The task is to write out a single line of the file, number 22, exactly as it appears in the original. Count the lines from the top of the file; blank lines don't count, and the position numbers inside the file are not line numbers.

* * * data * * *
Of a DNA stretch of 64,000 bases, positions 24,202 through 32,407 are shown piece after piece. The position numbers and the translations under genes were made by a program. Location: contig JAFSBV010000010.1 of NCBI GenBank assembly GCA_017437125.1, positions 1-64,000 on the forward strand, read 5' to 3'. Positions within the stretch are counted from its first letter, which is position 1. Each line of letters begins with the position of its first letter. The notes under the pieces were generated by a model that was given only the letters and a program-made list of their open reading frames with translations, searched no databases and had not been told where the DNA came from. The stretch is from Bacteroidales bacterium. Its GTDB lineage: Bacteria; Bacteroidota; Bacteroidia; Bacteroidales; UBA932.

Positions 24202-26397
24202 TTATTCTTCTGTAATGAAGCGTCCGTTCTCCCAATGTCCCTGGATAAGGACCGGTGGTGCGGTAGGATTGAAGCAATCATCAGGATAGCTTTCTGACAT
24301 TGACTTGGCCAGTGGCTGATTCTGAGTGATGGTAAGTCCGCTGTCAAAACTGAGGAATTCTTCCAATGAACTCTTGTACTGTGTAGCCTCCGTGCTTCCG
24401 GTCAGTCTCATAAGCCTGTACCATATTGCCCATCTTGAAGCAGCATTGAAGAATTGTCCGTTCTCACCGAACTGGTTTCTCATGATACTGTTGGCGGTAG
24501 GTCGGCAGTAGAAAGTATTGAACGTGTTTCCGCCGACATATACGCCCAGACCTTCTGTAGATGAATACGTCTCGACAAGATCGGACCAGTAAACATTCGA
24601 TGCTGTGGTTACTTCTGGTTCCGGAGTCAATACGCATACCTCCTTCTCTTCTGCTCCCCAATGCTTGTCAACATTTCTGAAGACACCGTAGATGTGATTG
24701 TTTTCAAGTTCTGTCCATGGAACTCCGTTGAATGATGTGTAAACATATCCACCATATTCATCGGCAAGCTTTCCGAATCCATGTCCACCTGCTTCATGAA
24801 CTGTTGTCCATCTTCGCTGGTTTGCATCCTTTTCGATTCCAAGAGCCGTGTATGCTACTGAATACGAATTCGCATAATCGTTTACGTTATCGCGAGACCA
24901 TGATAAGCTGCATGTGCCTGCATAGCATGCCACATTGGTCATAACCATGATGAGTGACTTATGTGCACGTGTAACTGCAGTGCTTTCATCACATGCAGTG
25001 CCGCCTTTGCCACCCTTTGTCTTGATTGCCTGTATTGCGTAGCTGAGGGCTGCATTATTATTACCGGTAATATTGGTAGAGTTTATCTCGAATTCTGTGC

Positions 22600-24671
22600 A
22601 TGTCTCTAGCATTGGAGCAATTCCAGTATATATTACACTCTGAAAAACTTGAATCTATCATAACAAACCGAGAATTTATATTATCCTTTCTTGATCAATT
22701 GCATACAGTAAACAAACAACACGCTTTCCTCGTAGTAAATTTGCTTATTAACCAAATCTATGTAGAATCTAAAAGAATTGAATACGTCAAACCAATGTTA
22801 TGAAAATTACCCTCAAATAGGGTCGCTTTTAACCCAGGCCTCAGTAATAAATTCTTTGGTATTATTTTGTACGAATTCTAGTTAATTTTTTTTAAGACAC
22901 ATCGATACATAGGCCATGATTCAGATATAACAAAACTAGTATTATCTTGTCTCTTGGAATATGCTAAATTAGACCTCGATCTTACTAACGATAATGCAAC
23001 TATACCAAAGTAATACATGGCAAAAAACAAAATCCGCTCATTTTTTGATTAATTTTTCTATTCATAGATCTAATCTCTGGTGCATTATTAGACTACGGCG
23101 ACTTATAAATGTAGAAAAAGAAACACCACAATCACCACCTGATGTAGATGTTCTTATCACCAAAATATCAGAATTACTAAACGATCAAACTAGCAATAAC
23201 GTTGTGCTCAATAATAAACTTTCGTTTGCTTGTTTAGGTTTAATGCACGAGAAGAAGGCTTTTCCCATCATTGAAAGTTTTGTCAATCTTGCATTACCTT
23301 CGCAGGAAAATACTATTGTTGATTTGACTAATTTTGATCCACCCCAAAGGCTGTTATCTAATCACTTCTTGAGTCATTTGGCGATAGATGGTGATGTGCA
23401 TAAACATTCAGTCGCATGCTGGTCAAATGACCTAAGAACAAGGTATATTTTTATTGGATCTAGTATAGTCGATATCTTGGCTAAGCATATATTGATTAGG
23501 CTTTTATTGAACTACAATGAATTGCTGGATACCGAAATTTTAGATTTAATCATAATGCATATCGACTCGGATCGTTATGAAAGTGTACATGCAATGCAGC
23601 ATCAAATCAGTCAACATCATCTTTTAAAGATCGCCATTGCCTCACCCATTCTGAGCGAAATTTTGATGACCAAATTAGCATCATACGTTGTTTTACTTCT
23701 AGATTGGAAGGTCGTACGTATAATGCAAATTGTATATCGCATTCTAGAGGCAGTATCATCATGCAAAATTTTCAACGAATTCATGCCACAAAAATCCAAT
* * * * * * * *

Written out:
23401 TAAACATTCAGTCGCATGCTGGTCAAATGACCTAAGAACAAGGTATATTTTTATTGGATCTAGTATAGTCGATATCTTGGCTAAGCATATATTGATTAGG